Britain’s economy rests on the shoulders of small businesses and sole traders which account for 99% of the UK’s private sector businesses*. However, research carried out by professional services marketplace Bidvine.com has produced the surprising discovery that micro enterprise in the UK is being driven by the humble pen and paper rather than cutting edge technology.
Although 67% of the UK’s micro businesses and sole traders surveyed now use a Smartphone for their business, 63% use pen and paper to manage their diary and almost 1/5 rely on nothing more than their memory to ensure they know where to be from day to day. This is particularly concerning as 20% say they have lost money in the last month due to poor diary keeping or communication.
It appears that the old way is still the most common way when it comes to finding new customers; 86% of sole-traders and small businesses still rely upon word of mouth as an important new business channel. The systems don’t change once new customers have been acquired either, almost half still use pen and paper to track their customers.
The same businesses are also favouring more traditional methods when it comes to taking payments. Despite plans to phase out cheques by 2018, 44% are still accepting cheques while less than one quarter take web payments and a mere 6% accept mobile payments.
The importance of a mobile to communicate with customers is however evident – over 1/3 say their phone is extremely important or vital to their business – only 16% felt they could operate without it. 52% communicate with customers by text and 65% by mobile call, compared to 50% who use a landline.
For Sohrab Jahanbani, founder of Bidvine.com, there is a place for both technology and tradition in small businesses. He comments, “The research findings show that the majority of sole-traders still value the importance of writing when it comes to diary-keeping and customer management. However there has been some progress towards the use of technology – despite still using the mighty pen, 78% do use email to communicate with their customers. It is also clear that the mobile phone has become an integral part of even the smallest businesses. It shouldn’t be a ‘one size fits all’ approach – through trial and error, these businesses are learning which technologies provide benefit and, in some cases, when a more traditional system will do the job just as well.”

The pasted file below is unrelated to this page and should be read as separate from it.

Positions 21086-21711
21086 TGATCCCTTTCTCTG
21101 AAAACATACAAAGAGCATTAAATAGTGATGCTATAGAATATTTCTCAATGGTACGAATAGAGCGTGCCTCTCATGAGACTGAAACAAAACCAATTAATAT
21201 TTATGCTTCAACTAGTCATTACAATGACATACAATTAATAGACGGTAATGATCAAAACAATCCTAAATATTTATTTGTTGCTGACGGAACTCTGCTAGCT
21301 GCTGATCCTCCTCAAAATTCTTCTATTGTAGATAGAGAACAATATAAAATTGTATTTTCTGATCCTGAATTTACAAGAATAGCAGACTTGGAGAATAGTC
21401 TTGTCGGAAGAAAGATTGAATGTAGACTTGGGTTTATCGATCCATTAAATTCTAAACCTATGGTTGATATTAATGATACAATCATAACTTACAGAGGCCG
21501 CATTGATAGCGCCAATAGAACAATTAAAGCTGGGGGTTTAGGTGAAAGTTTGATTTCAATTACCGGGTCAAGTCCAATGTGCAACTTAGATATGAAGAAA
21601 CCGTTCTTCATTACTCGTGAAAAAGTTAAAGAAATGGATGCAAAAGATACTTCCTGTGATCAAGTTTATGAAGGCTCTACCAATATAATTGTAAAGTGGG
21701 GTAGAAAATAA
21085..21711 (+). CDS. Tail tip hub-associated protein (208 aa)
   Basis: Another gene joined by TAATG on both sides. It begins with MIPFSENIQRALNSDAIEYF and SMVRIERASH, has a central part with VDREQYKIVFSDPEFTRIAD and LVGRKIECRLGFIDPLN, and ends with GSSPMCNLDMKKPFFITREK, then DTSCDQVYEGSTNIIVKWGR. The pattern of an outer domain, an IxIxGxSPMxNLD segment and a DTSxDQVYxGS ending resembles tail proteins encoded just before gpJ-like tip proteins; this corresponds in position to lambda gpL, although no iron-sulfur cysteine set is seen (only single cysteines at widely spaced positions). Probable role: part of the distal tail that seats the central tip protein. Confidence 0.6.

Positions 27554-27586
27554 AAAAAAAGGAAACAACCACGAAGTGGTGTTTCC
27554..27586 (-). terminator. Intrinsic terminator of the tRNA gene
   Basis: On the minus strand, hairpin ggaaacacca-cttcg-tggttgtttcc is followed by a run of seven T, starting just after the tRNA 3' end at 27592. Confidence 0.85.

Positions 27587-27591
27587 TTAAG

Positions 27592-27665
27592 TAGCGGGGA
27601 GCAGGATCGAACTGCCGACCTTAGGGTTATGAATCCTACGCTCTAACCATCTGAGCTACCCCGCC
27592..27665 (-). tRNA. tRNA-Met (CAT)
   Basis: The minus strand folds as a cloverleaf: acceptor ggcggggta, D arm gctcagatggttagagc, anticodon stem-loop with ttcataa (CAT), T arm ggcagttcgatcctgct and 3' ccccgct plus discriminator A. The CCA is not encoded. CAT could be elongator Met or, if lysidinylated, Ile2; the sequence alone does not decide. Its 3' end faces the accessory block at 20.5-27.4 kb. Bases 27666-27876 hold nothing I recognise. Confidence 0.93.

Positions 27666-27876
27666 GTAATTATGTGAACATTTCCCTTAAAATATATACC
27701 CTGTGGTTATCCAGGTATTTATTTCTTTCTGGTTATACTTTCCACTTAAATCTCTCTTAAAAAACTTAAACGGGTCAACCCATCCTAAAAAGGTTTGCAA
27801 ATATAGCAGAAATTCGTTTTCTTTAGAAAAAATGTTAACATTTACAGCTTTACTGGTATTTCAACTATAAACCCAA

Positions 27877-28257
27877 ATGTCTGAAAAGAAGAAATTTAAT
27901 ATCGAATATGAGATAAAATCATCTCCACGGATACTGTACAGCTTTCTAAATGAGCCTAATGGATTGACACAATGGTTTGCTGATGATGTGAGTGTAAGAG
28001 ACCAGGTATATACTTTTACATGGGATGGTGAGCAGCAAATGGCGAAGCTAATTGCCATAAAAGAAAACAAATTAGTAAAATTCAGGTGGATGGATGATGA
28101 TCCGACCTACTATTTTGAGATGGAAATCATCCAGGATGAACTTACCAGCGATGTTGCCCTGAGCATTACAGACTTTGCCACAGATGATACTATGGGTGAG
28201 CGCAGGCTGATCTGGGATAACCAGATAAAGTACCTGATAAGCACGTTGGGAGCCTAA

John Griffin from Unflatpack has gradually made a transition towards embracing the benefits of technology in his business and is now reaping the rewards, “Unflatpack, our flatpack assembly business, was started 10 years ago out of an office in London with the help of a duplicate pad and paper-based payment system to process single orders. We now employ 100 people across the country and this growth simply wouldn’t have been possible without technology. It is at the heart of how we run the business; our team of professionals are all connected by a web portal and they communicate with customers through text messages. It allows us to effectively manage communications and enables us to provide an efficient service.
“Technology is integral to every part of the process; from the initial enquiry to the final online payment. Online customer feedback and comparison sites also allow us to constantly review our service. Whilst word of mouth is important, more and more people are searching for services online. This is where Bidvine plays a part in our growth, as it helps us reach new customers nationwide. For us, the future is very much digital. We are working towards a completely paperless system that is accessible to everyone.”
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